replace reference to deprecated CatalystX::ListFramework::Builder with Catalyst:...
[catagits/Catalyst-Manual.git] / lib / Catalyst / Manual / Tutorial / 03_MoreCatalystBasics.pod
3533daff 1=head1 NAME
3ab6187c 3Catalyst::Manual::Tutorial::03_MoreCatalystBasics - Catalyst Tutorial - Chapter 3: More Catalyst Application Development Basics
3533daff 4
6=head1 OVERVIEW
4b4d3884 8This is B<Chapter 3 of 10> for the Catalyst tutorial.
3533daff 9
10L<Tutorial Overview|Catalyst::Manual::Tutorial>
12=over 4
14=item 1
3ab6187c 16L<Introduction|Catalyst::Manual::Tutorial::01_Intro>
3533daff 17
18=item 2
3ab6187c 20L<Catalyst Basics|Catalyst::Manual::Tutorial::02_CatalystBasics>
3533daff 21
22=item 3
3ab6187c 24B<03_More Catalyst Basics>
3533daff 25
26=item 4
3ab6187c 28L<Basic CRUD|Catalyst::Manual::Tutorial::04_BasicCRUD>
3533daff 29
30=item 5
3ab6187c 32L<Authentication|Catalyst::Manual::Tutorial::05_Authentication>
3533daff 33
34=item 6
3ab6187c 36L<Authorization|Catalyst::Manual::Tutorial::06_Authorization>
3533daff 37
38=item 7
3ab6187c 40L<Debugging|Catalyst::Manual::Tutorial::07_Debugging>
3533daff 41
42=item 8
3ab6187c 44L<Testing|Catalyst::Manual::Tutorial::08_Testing>
3533daff 45
46=item 9
3ab6187c 48L<Advanced CRUD|Catalyst::Manual::Tutorial::09_AdvancedCRUD>
3533daff 49
50=item 10
3ab6187c 52L<Appendices|Catalyst::Manual::Tutorial::10_Appendices>
3533daff 53
4b4d3884 59This chapter of the tutorial builds on the work done in Chapter 2 to
60explore some features that are more typical of "real world" web
61applications. From this chapter of the tutorial onward, we will be
62building a simple book database application. Although the application
63will be too limited to be of use to anyone, it should provide a basic
64environment where we can explore a variety of features used in
65virtually all web applications.
3533daff 66
4d63a0d5 67You can check out the source code for this example from the Catalyst
68Subversion repository as per the instructions in
3ab6187c 69L<Catalyst::Manual::Tutorial::01_Intro|Catalyst::Manual::Tutorial::01_Intro>.
3533daff 70
a586a09f 71Please take a look at
3ab6187c 72L<Catalyst::Manual::Tutorial::01_Intro/CATALYST INSTALLATION> before
a586a09f 73doing the rest of this tutorial. Although the tutorial should work
74correctly under most any recent version of Perl running on any
75operating system, the tutorial has been written using Debian 5 and
76tested to be sure it runs correctly in this environment.
3533daff 78
1390ef0e 81The remainder of the tutorial will build an application called C<MyApp>.
82First use the Catalyst C<> script to initialize the framework
83for the C<MyApp> application (make sure you aren't still inside the
4b4d3884 84directory of the C<Hello> application from the previous chapter of the
acbd7bdd 85tutorial or in a directory that already has a "MyApp" subdirectory):
3533daff 86
87 $ MyApp
88 created "MyApp"
89 created "MyApp/script"
90 created "MyApp/lib"
91 created "MyApp/root"
92 ...
93 created "MyApp/script/"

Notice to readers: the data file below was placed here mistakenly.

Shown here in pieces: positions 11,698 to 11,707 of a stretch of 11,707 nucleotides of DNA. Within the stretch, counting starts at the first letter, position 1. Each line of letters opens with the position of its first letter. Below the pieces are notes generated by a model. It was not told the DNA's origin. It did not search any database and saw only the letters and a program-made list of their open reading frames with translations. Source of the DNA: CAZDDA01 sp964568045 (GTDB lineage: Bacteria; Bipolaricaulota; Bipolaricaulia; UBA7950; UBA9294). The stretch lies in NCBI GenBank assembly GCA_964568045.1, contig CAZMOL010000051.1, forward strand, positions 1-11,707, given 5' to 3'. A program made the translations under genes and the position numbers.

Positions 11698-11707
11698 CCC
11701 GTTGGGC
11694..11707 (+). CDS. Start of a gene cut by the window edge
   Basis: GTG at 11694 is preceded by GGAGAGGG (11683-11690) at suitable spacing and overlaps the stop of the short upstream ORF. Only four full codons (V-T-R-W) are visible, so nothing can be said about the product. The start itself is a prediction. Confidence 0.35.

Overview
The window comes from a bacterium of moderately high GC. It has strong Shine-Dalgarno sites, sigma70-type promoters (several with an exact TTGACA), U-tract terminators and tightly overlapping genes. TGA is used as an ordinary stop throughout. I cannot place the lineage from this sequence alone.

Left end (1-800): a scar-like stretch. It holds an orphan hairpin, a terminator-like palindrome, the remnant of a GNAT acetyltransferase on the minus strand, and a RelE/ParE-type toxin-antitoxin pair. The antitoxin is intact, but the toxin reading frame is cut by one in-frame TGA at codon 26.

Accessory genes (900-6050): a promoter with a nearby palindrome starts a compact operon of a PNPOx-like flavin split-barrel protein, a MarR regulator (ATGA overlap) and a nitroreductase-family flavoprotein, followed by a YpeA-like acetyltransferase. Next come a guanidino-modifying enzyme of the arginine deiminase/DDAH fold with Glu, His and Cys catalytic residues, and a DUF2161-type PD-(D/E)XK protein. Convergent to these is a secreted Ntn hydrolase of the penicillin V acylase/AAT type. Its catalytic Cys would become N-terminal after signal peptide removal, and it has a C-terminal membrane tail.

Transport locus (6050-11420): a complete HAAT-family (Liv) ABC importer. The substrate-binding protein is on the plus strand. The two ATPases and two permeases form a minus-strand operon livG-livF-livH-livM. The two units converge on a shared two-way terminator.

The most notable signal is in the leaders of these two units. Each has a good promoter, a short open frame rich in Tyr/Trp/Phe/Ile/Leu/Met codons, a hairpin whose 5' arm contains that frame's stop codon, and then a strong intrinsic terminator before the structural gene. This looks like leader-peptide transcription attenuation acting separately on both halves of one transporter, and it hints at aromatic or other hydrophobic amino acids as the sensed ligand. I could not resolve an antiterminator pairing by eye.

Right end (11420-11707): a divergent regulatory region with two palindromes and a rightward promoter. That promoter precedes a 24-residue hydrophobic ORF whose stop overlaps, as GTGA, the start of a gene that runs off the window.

94 $ cd MyApp
4b4d3884 96This creates a similar skeletal structure to what we saw in Chapter 2 of
1390ef0e 97the tutorial, except with C<MyApp> and C<myapp> substituted for
3533daff 98C<Hello> and C<hello>.
103One of the greatest benefits of Catalyst is that it has such a large
1390ef0e 104library of plugins and base classes available. Plugins are used to
105seamlessly integrate existing Perl modules into the overall Catalyst
106framework. In general, they do this by adding additional methods to the
107C<context> object (generally written as C<$c>) that Catalyst passes to
108every component throughout the framework.
3533daff 109
110By default, Catalyst enables three plugins/flags:
112=over 4
1390ef0e 114=item *
3533daff 115
116C<-Debug> Flag
118Enables the Catalyst debug output you saw when we started the
119C<script/> development server earlier. You can remove
79a529cc 120this item when you place your application into production.
3533daff 121
1390ef0e 122As you may have noticed, C<-Debug> is not a plugin, but a I<flag>.
123Although most of the items specified on the C<__PACKAGE__-E<gt>setup>
124line of your application class will be plugins, Catalyst supports a
125limited number of flag options (of these, C<-Debug> is the most
126common). See the documentation for C<> to get details on
127other flags (currently C<-Engine>, C<-Home>, and C<-Log>).
3533daff 128
129If you prefer, you can use the C<$c-E<gt>debug> method to enable debug
132B<TIP>: Depending on your needs, it can be helpful to permanently
133remove C<-Debug> from C<lib/> and then use the C<-d> option
134to C<script/> to re-enable it just for the development
1390ef0e 135server. We will not be using that approach in the tutorial, but feel
3533daff 136free to make use of it in your own projects.
138=item *
142C<ConfigLoader> provides an automatic way to load configurable
c010ae0d 143parameters for your application from a central
144L<Config::General|Config::General> file (versus having the values
145hard-coded inside your Perl modules). Config::General uses syntax
146very similar to Apache configuration files. We will see how to use
147this feature of Catalyst during the authentication and authorization
4b4d3884 148sections (Chapter 5 and Chapter 6).
3533daff 149
1435672d 150B<IMPORTANT NOTE:> If you are using a version of
151L<Catalyst::Devel|Catalyst::Devel> prior to version 1.06, be aware
152that Catalyst changed the default format from YAML to the more
153straightforward C<Config::General> style. This tutorial uses the
154newer C<myapp.conf> file for C<Config::General>. However, Catalyst
155supports both formats and will automatically use either C<myapp.conf>
156or C<myapp.yml> (or any other format supported by